Completed in 1895, the Marquette Building was Chicago’s premiere commercial site.
Its rich artwork celebrated Chicago’s early history, inhabitants, and explorers. And, in many ways, it represented the City’s ambition to rise beyond stockyards and railroads to rival Europe’s grand boulevards and buildings.
Decades later, the Marquette Building’s future was uncertain, as Chicago razed historic buildings in favor of modernization. With the loss of architectural gems such as Louis Sullivan’s Stock Exchange, the preservation movement galvanized and pressured the city to reconsider demolitions.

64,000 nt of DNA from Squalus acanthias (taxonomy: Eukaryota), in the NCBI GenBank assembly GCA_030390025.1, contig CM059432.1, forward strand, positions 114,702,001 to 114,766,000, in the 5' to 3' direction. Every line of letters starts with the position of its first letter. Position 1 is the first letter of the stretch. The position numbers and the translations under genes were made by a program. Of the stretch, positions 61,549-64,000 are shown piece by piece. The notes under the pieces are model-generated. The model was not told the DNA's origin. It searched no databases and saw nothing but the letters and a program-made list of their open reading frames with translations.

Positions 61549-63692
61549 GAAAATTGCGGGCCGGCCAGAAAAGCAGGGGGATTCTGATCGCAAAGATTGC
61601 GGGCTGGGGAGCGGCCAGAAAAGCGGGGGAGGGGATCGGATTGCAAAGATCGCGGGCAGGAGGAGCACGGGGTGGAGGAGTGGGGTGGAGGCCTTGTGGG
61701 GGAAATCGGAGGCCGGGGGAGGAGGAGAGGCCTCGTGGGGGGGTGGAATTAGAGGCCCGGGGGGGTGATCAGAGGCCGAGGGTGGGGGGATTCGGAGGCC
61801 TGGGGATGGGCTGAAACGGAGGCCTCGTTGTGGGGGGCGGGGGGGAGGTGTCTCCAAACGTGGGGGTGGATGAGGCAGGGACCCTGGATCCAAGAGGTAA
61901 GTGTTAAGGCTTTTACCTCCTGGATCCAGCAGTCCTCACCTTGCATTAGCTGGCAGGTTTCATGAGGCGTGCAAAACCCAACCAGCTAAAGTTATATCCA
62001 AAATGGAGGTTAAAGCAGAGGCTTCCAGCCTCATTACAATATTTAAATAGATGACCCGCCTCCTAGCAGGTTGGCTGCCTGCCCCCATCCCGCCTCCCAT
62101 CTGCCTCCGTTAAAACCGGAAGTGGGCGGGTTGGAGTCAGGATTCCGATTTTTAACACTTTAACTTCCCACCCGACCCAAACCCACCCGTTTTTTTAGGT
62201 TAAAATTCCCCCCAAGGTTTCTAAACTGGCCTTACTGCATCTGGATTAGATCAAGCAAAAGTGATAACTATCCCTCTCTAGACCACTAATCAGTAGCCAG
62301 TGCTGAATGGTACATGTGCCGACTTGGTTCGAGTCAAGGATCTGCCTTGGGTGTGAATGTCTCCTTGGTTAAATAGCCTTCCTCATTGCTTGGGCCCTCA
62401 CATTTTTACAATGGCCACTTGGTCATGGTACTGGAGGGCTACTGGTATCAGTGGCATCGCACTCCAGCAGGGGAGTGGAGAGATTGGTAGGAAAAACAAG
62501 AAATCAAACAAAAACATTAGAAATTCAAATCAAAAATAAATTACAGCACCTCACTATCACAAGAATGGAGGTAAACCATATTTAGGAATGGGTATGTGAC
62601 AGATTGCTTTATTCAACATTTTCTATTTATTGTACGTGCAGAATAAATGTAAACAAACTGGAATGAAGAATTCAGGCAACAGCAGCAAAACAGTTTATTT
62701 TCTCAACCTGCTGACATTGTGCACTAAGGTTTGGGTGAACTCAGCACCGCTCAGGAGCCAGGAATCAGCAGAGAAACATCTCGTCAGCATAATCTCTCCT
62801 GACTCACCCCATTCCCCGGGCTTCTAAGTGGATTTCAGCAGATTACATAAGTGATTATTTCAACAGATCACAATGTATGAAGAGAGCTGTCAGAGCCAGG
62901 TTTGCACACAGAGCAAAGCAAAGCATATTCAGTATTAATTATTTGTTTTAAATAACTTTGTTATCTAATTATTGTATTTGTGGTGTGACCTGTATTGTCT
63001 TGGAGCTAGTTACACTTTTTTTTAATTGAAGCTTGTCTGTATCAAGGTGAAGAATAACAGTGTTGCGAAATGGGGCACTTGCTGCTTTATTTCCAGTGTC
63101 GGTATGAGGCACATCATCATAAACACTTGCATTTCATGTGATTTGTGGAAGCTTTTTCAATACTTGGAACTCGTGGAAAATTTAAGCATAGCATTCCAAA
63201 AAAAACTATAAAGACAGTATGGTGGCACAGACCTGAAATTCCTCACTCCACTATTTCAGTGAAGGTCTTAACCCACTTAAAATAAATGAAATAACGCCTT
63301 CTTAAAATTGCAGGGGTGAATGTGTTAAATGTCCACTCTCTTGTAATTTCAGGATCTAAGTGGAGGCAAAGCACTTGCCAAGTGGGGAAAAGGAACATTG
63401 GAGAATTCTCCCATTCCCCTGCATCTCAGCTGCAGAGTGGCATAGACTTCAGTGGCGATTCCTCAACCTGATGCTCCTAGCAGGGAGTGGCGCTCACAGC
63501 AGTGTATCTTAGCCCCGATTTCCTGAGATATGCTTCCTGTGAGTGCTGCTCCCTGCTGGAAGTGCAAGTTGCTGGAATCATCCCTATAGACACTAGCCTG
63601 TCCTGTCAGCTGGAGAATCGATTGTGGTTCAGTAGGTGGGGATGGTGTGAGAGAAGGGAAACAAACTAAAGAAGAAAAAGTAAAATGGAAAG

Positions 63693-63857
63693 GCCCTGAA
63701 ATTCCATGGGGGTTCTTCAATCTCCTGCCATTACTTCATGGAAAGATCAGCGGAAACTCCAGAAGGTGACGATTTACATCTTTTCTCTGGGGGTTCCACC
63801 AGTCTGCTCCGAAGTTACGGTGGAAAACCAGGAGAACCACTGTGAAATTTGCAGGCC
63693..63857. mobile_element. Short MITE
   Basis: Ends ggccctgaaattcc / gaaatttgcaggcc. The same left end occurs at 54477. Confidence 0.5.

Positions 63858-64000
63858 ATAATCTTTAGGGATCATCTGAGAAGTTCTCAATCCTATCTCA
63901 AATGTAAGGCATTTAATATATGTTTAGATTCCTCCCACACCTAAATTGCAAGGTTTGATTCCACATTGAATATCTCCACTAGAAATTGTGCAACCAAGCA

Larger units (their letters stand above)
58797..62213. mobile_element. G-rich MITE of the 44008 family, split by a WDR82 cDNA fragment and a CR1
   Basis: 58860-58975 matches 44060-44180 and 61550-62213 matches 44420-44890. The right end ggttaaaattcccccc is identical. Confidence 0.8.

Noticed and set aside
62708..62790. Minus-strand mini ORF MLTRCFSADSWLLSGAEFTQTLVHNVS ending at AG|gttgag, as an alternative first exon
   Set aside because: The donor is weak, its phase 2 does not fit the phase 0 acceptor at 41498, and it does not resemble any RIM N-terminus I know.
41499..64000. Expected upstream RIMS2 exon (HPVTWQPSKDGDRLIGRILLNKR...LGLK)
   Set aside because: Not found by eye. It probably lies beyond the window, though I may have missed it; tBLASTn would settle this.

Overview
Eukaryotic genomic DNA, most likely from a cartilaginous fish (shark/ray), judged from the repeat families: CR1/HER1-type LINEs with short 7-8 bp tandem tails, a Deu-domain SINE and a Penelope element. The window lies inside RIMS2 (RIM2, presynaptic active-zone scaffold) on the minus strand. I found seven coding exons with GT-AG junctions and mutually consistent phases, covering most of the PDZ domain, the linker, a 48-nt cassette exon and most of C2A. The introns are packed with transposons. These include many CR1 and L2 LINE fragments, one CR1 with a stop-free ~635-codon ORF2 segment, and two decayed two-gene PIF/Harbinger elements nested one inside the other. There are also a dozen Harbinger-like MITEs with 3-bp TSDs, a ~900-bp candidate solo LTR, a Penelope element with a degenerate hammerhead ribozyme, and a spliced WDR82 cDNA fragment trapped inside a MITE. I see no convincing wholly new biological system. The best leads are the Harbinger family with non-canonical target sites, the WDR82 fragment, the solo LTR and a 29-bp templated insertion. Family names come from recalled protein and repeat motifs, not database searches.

In 1975, the Marquette Building gained landmark status, and its owners, the John D. and Catherine T. MacArthur Foundation, committed to an extensive restoration. Today, the building is a monument to Chicago’s development and architectural history.